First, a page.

I’m sitting here, late afternoon, keyboard in front of me, and I’m fighting the urge to go in the garden. Instead I’m writing. Strengths are supposed to be something you dream and drool of doing, and one of my strengths is writing. Strengths: the things which you can spot for yourself because you want to rush to do them, can’t get enough of and make you feel really, really happy. So why is the garden calling, if I love writing? Does that mean writing isn’t a strength? How do I really know?

It begins some basic identification

How to name your strengths can be a simple process: take one of the tests online. Read a book which gives tips on ‘strengths spotting’, or ask friends what you seem to enjoy. I’ve done most of these and I have a good idea of my strengths and how I should be spending my time, both professionally and personally. In my experience, discovering and connecting to your strengths and your real authentic self has been life changing. Liberating. Do it for yourself! It is mind-bendingly fabulous to offload the more challenging stuff (doing my book keeping) so I can focus on the creative, narrative, change agent-y stuff. If you are lacking perseverance, or tend to procrastinate, it might just be that you are giving your attention to the wrong stuff.

What I know is that writing is listed in the various strength tests I’ve competed. Gardening isn’t. But both are creative processes. Do the tests get it wrong?

Beyond the tests

No they don’t. What the tests are, is the beginning of the journey and the tests don’t test for everything ( how could they, when life and the human experience is so rich?), the tests don’t know anything about you, your life, your personality, the context in which you are using your strengths or how you are feeling on any given day. The tests need a ‘you’ input. Here is an example: I have the strength of creativity, love of learning, and appreciation of beauty and excellence. Put those together, and that explains my pottering in the garden obsession. But you may have those same strengths and express them very differently. You might like fine art, or making jigsaws. Whatever! And that’s another subtlety of strengths which is really useful to understand. What I love about being in the garden is what I learn, what I see, what I experience and how I express a part of my creativity. The output is less important. Using strengths is what brings joy. And you may not know what mix of strengths suits you best until you begin to mix them up for yourself.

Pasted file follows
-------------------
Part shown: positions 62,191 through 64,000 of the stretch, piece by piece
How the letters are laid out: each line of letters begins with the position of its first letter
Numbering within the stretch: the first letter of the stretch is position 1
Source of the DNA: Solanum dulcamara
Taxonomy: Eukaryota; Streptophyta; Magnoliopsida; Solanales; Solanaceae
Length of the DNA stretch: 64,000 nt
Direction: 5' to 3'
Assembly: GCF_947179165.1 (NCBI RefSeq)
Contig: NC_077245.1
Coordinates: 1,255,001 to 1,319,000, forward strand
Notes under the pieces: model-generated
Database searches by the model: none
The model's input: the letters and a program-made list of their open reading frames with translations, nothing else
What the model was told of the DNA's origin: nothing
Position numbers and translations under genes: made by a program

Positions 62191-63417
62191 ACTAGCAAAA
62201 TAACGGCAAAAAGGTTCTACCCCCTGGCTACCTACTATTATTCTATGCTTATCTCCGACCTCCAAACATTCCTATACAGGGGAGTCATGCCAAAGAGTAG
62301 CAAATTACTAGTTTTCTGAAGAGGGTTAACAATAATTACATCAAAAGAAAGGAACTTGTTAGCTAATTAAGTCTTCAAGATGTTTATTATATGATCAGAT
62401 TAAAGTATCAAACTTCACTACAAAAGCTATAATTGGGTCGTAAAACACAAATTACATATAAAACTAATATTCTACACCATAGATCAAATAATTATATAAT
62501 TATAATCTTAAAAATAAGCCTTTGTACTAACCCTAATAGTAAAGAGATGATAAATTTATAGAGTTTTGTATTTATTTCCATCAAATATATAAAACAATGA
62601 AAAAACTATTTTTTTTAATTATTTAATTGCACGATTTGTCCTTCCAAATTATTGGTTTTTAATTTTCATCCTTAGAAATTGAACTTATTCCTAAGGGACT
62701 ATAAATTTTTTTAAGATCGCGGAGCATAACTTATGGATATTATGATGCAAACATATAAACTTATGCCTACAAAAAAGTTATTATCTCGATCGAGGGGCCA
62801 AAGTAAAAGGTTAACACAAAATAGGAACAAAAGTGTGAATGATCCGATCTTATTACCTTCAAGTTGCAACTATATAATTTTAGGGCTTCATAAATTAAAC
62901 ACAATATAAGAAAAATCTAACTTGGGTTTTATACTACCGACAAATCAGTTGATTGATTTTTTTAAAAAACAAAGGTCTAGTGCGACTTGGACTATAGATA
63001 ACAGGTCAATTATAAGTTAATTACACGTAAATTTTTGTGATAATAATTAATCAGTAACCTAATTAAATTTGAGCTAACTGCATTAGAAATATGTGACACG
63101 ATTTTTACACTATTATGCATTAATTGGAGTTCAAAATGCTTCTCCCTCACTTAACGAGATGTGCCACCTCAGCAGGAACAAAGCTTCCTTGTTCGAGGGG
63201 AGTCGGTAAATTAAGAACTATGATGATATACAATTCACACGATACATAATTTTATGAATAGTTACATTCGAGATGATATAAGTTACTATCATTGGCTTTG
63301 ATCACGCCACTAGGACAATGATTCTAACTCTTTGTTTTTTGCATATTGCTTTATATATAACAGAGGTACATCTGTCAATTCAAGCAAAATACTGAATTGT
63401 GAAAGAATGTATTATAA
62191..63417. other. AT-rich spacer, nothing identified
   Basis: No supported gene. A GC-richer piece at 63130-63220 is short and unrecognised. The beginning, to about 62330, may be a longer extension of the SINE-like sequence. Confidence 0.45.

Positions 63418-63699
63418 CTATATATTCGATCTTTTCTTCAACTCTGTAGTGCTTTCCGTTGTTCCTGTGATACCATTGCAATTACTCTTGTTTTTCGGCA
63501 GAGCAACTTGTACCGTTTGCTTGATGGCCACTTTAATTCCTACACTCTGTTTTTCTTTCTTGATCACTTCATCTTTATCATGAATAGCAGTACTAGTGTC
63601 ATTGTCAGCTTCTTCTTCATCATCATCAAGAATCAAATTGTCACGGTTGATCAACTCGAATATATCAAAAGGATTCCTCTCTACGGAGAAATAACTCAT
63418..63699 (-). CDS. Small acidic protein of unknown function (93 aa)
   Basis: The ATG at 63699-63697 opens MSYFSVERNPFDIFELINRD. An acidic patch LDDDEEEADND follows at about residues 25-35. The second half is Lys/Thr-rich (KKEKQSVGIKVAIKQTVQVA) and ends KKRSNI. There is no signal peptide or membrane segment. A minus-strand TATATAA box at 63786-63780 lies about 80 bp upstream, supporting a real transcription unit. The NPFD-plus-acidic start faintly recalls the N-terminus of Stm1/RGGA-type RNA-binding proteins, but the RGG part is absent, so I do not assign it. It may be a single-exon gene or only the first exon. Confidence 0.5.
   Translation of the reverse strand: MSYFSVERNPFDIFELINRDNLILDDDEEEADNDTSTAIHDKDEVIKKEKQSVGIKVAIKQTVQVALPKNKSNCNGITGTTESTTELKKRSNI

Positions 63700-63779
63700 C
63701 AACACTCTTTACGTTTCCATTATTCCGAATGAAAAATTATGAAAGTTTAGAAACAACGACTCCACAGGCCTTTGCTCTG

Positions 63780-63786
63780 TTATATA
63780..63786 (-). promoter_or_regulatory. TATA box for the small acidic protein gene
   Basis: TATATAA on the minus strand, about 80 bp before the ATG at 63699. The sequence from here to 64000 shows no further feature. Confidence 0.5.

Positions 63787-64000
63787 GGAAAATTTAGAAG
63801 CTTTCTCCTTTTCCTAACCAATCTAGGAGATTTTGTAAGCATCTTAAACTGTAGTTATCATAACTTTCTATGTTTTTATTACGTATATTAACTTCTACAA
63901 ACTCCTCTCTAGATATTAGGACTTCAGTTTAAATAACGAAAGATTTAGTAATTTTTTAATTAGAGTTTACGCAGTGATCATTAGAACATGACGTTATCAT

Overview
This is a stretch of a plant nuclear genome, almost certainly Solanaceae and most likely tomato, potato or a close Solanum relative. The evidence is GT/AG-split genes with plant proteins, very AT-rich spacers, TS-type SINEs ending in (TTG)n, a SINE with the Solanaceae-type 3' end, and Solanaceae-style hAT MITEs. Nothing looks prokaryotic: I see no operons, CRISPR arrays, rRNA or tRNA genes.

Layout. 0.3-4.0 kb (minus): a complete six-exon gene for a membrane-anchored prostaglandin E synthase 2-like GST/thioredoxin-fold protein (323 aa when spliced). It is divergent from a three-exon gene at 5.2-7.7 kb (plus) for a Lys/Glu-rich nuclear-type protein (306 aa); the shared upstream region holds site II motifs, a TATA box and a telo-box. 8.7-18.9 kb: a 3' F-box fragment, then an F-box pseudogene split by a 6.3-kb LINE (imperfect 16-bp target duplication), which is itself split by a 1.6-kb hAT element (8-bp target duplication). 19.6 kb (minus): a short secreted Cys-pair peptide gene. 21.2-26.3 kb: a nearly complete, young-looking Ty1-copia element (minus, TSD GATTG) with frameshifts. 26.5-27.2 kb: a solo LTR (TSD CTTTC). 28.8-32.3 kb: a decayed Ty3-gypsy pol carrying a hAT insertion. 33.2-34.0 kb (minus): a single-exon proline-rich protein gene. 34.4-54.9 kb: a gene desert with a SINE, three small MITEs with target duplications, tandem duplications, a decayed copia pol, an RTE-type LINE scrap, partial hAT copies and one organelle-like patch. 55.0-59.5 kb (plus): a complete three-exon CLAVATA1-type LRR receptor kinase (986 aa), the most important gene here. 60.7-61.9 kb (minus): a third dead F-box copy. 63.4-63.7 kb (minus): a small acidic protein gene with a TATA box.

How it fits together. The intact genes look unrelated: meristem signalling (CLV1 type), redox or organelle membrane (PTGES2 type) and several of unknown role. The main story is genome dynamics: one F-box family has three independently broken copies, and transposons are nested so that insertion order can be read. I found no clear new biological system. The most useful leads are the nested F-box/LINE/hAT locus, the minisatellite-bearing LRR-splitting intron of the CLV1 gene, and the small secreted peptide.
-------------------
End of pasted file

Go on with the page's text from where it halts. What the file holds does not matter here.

Stirring things up

Here’s another recipe: creativity, empathy, and love of learning. Chuck in narration and a big dose of change agent and my biggest and most professionally rewarding and successful moments are as a coach, working with others. Strengths in use are like cooking up the same ingredients but in a different order and adding slightly different spices and the outcome varies as much as chilli con carne versus shepherds pie. Same ingredients, but a very different taste.

Learning your own strengths recipes

So let’s go back to the writing question I began with. Here’s something important which I have learned about my recipe for writing, as MY strength. I love it as a form of self-expression, and write a best self-journal every week. I love it when I write on social media. I’m passionate about using words as a catalyst for change and development for others. My writing has to have, as a core additional ingredient, my strength of narration and the use of metaphor. Then it flows. Don’t ask me to be funny; it’s not one of my strengths!

Internal and external environment matters in the mix
But if it’s sunny, I just want to be outside with the roses. This is how it is. Every day, every circumstance, every mood brings new ways to blend and cook up your strengths and this produces more wonder, opportunities to learn and new ways to discover the joy of connecting with self and others in new ways.

Giving your strengths a name is just the beginning: the recipes you can create from mixing things up is where the magic happens. Enjoy stirring it up!

About the author: Sue Roberts is a coach with 12 years’ experience and is currently also a student studying for a Masters in Applied Positive Psychology at Bucks New University.

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